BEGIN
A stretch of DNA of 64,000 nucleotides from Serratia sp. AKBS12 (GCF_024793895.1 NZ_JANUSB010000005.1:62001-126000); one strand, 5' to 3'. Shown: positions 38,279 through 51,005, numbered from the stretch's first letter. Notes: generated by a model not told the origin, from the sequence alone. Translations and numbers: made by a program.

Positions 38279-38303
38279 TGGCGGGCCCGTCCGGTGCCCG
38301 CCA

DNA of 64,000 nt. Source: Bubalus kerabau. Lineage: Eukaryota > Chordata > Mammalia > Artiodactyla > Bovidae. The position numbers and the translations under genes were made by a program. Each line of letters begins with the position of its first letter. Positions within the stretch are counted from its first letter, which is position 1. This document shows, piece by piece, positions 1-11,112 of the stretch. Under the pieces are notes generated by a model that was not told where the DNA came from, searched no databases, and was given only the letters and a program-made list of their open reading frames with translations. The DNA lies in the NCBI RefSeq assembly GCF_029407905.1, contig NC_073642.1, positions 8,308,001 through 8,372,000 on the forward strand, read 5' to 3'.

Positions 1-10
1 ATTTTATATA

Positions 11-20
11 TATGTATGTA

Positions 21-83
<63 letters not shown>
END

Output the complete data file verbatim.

A stretch of DNA of 64,000 nucleotides from Serratia sp. AKBS12 (GCF_024793895.1 NZ_JANUSB010000005.1:62001-126000); one strand, 5' to 3'. Shown: positions 38,279 through 51,005, numbered from the stretch's first letter. Notes: generated by a model not told the origin, from the sequence alone. Translations and numbers: made by a program.

Positions 38279-38303
38279 TGGCGGGCCCGTCCGGTGCCCG
38301 CCA

DNA of 64,000 nt. Source: Bubalus kerabau. Lineage: Eukaryota > Chordata > Mammalia > Artiodactyla > Bovidae. The position numbers and the translations under genes were made by a program. Each line of letters begins with the position of its first letter. Positions within the stretch are counted from its first letter, which is position 1. This document shows, piece by piece, positions 1-11,112 of the stretch. Under the pieces are notes generated by a model that was not told where the DNA came from, searched no databases, and was given only the letters and a program-made list of their open reading frames with translations. The DNA lies in the NCBI RefSeq assembly GCF_029407905.1, contig NC_073642.1, positions 8,308,001 through 8,372,000 on the forward strand, read 5' to 3'.

Positions 1-10
1 ATTTTATATA

Positions 11-20
11 TATGTATGTA

Positions 21-83
<63 letters not shown>